The Ugly Truth

I’m angry.
I’m angry, and if I’m being honest, I’m a little bitter.
It’s ugly, y’all.

But I didn’t start a blog to make myself look like I’ve got all it all together, or to attempt to convince people of my enlightened spirituality. I started a blog because, for me, writing is worship; it is my testimony in action; it is my person outreach.

And I can’t be effective if I’m being inauthentic, so you get it all; the good, the bad, and well…

Yesterday we found out the results of my toddler’s CAT Scans. In short, there’s a mass; a mass that’s pressing on her esophagus, and we don’t know what it is.

Yesterday I had a conversation that I feared with all my heart.
“It could be something as silly as a piece of food that her body has walled in, or it could be more serious.”
“Could it be cancer?”
After a moment of silence my pediatrician said “We don’t know. I wish I could say no, but I can’t.”

Yesterday I cried.

When the panic passed, and when the fear turned from sharp stabs into engulfing waves, the anger came holding bitterness’ hand.

My mind raced with “Why her?” thoughts. Why was she born early? Why does she have a heart defect? Why is she delayed? Why – on top of all the challenges we’ve had to deal with – does she have this issue now? Why are there people who are never asked to face these kinds of trials? Why are their kids in perfect health? What makes them more worthy? Why is my daughter less important to guard?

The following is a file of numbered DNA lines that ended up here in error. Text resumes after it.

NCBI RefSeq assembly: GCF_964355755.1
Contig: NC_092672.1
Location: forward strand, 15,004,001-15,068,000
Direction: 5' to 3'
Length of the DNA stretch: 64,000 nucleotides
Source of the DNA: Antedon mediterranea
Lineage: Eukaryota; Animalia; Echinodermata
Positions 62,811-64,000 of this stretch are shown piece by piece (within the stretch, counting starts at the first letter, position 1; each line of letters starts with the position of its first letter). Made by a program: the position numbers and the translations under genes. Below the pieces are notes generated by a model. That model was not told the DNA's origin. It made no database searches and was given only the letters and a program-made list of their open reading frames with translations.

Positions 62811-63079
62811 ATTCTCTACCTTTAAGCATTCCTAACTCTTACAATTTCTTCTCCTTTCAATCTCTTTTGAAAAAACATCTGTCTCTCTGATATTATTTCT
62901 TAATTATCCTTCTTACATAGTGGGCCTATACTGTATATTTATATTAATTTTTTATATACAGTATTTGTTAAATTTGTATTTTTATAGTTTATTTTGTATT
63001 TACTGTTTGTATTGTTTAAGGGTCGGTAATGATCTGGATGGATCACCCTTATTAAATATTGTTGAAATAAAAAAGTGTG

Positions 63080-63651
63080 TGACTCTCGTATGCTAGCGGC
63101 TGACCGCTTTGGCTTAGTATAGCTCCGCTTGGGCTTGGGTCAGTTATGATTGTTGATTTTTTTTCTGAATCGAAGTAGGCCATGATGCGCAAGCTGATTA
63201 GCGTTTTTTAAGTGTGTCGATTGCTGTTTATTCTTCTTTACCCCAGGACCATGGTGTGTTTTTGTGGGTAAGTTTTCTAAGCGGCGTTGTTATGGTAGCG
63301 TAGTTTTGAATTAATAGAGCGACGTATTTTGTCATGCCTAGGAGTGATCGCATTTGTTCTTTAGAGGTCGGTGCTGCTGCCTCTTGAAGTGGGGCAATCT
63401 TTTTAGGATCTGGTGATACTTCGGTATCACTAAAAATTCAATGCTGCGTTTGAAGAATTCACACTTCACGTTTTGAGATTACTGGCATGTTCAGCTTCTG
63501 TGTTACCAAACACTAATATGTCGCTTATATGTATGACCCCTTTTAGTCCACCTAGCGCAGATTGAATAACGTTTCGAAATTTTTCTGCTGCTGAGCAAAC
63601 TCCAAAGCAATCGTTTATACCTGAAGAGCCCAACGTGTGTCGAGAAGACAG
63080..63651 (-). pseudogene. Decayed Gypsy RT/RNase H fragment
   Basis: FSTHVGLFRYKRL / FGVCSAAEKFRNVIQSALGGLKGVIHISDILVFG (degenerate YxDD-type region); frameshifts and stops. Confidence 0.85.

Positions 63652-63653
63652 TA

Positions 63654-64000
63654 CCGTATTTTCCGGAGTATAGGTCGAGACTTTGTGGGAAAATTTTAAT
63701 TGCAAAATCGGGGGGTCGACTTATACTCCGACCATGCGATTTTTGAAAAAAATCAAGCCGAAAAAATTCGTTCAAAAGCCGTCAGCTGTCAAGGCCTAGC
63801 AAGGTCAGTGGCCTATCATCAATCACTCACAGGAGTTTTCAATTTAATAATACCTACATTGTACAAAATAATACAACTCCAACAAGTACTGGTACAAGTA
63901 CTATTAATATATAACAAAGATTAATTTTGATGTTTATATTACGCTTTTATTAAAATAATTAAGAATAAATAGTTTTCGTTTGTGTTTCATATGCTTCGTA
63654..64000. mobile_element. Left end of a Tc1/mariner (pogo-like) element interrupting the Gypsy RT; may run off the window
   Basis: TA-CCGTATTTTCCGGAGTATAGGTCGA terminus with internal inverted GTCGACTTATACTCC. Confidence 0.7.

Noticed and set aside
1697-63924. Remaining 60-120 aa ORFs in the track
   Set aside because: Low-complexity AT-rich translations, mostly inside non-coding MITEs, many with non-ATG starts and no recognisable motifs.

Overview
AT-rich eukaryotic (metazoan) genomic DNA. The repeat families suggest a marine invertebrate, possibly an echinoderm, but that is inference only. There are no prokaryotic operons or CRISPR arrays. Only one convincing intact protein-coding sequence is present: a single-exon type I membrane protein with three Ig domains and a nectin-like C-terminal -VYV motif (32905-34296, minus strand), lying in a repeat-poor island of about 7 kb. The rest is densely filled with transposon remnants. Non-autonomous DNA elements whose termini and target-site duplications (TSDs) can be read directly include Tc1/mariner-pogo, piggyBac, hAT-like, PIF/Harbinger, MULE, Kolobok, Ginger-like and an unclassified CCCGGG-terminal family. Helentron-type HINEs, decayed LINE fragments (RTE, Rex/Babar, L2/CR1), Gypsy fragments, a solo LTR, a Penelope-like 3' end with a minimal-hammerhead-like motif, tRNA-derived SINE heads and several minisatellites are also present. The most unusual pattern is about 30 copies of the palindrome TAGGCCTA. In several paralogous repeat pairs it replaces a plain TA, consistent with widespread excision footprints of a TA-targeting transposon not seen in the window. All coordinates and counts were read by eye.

I’m feeling shaken; broken; and guilty for thinking these thoughts to begin with. But I have to own them, because they’re mine, and they exist. Not putting them on paper or saying out loud doesn’t mean I’m not thinking or feeling them. And, the thing is, God still knows them. I can lie to everyone, including myself, but I can’t lie to Him. So whether I scream them into my pillow or push them way down deep inside and feign a smile, He knows they’re there. Lingering. Festering. Waiting.

And, the thing is, I’ve come to realize that God doesn’t want my fake smiles. He doesn’t want my superficial “strength”. He would rather have my earnest broken heart crying out to him; He would rather have me come to His throne room and yell and shout and scream and give it all to him. Because He can’t take something from me that I won’t give Him. If I’m bottling this inside, keeping it locked up, I am keeping it from Him, and if I am keeping it from Him He can’t do anything with it.

So I’m owning it. Not in the accept-this-as-who-you-are self-discovery-book kind of way. But in the this-is-my-truth-and-it-needs-to-be-released kind of way.

Admitting these things, confessing them, does not mean that I am clinging to them or excusing them. To the contrary; I know they’re there, and I know that He wants to hear about my heartaches, because He wants to heal them. And there is power in the spoken.

God spoke the world into being.

We can rebuke the enemy with our words.

Our speech can bring life or destruction to those around us.

They can bring freedom. They can break chains.

And so I am speaking them. I am flushing them out of my spirit, and crying to my Daddy that I’m hurting, and I’m scared, and I’m broken – and I need You.

And the best thing about my Elohim, my God? He doesn’t take anything from us without giving us something better in return.

When we give Him our fear, He gives us His peace.

When we give Him our weakness, He gives us His strength.

We just have to acknowledge what we’re holding, and then be willing to let it go.

So here I am; This is me.

A mother who is crazy in love with her daughter, and a daughter who desperately needs the comfort of her Father.

The good, the bad, and the ugly; This is me.

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